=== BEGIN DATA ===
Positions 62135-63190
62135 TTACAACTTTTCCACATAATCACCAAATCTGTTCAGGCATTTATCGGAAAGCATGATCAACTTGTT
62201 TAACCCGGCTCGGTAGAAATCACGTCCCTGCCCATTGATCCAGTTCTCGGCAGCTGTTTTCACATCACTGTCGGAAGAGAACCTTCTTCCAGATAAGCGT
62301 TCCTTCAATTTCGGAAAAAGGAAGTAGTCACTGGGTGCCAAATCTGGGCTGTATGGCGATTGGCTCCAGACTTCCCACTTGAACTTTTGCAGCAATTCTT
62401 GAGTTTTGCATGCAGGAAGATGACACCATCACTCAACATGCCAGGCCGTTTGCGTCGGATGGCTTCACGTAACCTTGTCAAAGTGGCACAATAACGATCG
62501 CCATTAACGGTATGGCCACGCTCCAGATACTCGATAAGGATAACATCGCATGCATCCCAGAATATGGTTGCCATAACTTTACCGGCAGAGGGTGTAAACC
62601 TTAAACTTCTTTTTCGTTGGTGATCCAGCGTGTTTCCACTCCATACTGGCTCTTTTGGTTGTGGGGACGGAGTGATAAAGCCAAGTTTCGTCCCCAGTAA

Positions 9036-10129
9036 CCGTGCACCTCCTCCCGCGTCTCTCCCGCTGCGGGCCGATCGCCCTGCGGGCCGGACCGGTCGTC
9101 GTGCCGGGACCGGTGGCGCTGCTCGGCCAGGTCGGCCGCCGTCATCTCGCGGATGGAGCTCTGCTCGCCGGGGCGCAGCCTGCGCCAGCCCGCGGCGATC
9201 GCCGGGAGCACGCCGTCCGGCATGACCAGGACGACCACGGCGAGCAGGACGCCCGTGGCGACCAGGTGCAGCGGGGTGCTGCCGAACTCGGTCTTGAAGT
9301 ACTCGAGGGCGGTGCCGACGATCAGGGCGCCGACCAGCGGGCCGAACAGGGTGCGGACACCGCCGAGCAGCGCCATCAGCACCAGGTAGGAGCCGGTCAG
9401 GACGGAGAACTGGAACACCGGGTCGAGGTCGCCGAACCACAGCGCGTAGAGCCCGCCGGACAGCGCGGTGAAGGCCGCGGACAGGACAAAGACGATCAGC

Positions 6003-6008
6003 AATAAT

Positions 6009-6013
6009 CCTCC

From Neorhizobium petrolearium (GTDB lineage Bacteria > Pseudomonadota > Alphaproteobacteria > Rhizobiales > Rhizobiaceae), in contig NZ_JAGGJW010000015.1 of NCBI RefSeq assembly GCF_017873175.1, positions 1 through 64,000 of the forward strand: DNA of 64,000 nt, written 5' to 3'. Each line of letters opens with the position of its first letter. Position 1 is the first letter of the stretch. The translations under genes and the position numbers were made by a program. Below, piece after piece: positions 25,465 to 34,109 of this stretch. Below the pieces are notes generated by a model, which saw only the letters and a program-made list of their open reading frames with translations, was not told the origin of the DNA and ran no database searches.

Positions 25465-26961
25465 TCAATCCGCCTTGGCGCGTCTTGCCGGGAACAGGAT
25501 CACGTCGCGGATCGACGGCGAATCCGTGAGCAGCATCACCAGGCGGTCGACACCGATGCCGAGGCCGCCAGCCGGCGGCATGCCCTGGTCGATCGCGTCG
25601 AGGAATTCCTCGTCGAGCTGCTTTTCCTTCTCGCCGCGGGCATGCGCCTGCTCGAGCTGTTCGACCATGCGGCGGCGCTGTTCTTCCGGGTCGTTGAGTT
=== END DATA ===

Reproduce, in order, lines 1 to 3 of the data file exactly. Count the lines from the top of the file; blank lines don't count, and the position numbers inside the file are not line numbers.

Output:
Positions 62135-63190
62135 TTACAACTTTTCCACATAATCACCAAATCTGTTCAGGCATTTATCGGAAAGCATGATCAACTTGTT
62201 TAACCCGGCTCGGTAGAAATCACGTCCCTGCCCATTGATCCAGTTCTCGGCAGCTGTTTTCACATCACTGTCGGAAGAGAACCTTCTTCCAGATAAGCGT